Capitol Alert

All eyes on the last major debate in governor's race before Election Day

California gubernatorial candidates Delaine Eastin, left, and Antonio Villaraigosa, right, listen to Gavin Newsom speak at Bovard Auditorium on the USC campus in Los Angeles on Jan. 13, 2018.
California gubernatorial candidates Delaine Eastin, left, and Antonio Villaraigosa, right, listen to Gavin Newsom speak at Bovard Auditorium on the USC campus in Los Angeles on Jan. 13, 2018. Los Angeles Times

Six gubernatorial candidates face off in a prime-time debate airing tonight on NBC, as voting gets underway in the June primary contest that will determine who will make the November runoff.

If past debates are an indication of what's to come, issues that will take center stage include:

The economy & taxes. California Republicans are assailing Democrats for creating the wealth gap. California now has the world's 5th largest economy, with its total economic value greater than that of the United Kingdom. But the state also leads the nation in homelessness. Housing costs are soaring, and it consistently ranks No. 1 in the U.S. for poverty when factoring in the high cost of living.

Democrats, including frontrunner and former San Francisco Mayor Gavin Newsom, former Los Angeles Mayor Antonio Villaraigosa, former schools chief Delaine Eastin and state Treasurer John Chiang, will make their case on why they're the best to address the state's rising cost of living, while seeking to convince viewers that they're also well-suited to lead California through the next economic recession that Gov. Jerry Brown has warned about.

The two most prominent Republicans, Assemblyman Travis Allen and businessman John Cox, will likely push their agenda of repealing the gas tax increase approved last year by Brown and the Legislature. Both have complained that California's taxes are the highest in the nation, and that is undercutting economic growth.

Housing. Newsom and Villaraigosa have both pledged to build a whopping 3.5 million homes between now and 2025, an ambitious target and one that Chiang and Eastin have challenged as an empty promise.

The bigger picture in California is how the candidates believe California should grow, and how to spur the level of development needed to help alleviate the housing crisis. All the Democrats say the state should build closer to public transportation, and believe in tools to stimulate affordable housing.

Meanwhile, Allen characterizes housing subsidies as government handouts and says he believes every Californian wants a single-family home with a backyard. Cox has focused his comments on the need for less government regulation for developers and business. Rent control could also come up.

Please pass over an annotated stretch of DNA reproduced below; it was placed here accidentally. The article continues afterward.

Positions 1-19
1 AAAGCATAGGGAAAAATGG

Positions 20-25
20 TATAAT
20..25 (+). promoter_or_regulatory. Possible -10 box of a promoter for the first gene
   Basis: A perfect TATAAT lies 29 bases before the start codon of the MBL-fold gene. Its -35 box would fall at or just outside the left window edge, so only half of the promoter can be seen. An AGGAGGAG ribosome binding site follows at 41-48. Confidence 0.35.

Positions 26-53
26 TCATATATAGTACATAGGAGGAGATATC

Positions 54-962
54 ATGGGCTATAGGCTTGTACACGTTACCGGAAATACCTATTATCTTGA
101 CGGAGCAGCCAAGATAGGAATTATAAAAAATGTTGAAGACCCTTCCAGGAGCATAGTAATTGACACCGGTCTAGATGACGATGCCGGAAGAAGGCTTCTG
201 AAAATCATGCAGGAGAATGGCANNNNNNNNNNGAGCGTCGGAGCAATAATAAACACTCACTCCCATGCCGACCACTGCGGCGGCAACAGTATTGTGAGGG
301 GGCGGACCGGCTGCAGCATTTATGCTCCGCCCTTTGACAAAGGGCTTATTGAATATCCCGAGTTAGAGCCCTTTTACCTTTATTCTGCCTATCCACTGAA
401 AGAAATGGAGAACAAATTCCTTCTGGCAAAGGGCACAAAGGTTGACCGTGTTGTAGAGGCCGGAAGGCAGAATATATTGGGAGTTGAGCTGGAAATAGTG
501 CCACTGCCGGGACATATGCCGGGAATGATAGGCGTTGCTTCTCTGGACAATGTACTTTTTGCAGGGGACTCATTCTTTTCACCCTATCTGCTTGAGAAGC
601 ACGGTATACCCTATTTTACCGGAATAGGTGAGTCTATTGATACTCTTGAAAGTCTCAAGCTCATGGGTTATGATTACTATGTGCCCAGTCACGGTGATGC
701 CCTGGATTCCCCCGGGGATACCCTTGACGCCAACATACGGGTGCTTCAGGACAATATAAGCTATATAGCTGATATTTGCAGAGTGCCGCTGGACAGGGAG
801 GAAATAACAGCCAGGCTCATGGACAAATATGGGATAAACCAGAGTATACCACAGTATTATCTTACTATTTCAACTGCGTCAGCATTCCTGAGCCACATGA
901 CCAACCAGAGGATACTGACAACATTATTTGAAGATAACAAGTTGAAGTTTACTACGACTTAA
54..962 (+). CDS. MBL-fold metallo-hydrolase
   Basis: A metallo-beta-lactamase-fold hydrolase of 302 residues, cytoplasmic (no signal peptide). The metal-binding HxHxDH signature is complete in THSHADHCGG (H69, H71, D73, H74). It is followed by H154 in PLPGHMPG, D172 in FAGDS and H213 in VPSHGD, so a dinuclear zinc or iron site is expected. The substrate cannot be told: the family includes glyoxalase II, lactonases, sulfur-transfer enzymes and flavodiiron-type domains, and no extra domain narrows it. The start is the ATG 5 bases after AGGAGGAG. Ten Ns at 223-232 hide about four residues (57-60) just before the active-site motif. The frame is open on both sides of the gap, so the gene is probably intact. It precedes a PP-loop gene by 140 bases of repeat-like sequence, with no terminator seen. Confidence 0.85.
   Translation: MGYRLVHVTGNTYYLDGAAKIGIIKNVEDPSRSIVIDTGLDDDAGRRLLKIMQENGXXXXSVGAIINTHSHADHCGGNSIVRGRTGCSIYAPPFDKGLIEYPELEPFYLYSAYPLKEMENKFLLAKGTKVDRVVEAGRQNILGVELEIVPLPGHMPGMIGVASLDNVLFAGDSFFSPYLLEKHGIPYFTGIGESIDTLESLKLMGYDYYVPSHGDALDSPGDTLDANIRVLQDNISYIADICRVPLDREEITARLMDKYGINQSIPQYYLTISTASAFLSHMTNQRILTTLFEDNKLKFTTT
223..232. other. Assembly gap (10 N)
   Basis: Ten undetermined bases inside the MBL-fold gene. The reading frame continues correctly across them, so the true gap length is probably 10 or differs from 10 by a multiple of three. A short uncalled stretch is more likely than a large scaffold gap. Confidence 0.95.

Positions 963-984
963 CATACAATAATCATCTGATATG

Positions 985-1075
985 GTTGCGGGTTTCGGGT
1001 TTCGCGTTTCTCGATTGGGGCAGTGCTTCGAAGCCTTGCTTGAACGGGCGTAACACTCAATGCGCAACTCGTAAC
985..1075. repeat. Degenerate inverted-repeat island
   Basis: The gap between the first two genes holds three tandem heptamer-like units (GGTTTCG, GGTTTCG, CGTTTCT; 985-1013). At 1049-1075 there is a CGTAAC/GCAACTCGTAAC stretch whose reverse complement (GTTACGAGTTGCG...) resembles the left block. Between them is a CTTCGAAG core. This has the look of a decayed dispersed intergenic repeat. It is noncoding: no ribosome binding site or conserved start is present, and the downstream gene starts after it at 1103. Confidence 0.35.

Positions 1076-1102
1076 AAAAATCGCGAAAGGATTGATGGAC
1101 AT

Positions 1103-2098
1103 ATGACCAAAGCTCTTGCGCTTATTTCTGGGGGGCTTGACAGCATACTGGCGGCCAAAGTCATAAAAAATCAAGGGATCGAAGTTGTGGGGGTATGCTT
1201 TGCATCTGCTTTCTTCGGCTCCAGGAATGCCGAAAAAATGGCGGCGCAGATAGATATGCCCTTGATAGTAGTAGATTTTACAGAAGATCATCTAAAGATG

California's "sanctuary state" law. Republicans are flat out opposed to it, they're campaigning to repeal it and they're celebrating cities across the state that want out. Democrats boast about the contributions of immigrants to the state, including its economy, diversity and culture. Expect this to be a major talking point.

Single payer health care: The debate about whether California should run its own taxpayer-financed health care system could come up — again. The back-and-forth has died down somewhat in recent weeks, but if it does arise, the conflict would likely be between Newsom and Villaraigosa, who have sparred over its cost and potential viability. Both Republicans oppose the concept, and want to repeal Obamacare.

Guns and police use-of-force: The Sacramento shooting death of Stephon Clark by police has inserted the issues of law enforcement and police use-of-force in the governor's race.

Watch for Republican candidates to speak to the broader law enforcement community by talking about law and order, and Democrats to discuss possible changes they feel are needed in policing and gun laws.

The debate, hosted by NBC Bay Area and the Silicon Valley Community Foundation and moderated by NBC News' Political Director Chuck Todd, will be broadcast from 6:30 to 8 p.m.

There's a watch party at Vallejo's Restaurant, 1100 O St., Sacramento beginning at 6 p.m.

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VOTING BEGINS: Mail-in ballots are en route across California, kicking off official voting ahead of the June 5 primary.

Californians are increasingly opting to cast their votes by mail, largely out of convenience. Secretary of State Alex Padilla said voters can expect their ballots "in the coming days."

Not sure of your registration status? Check it here. Need to study up on the candidates (or have a friend or family

member who needs to)? Check out The Sacramento Bee voter guide.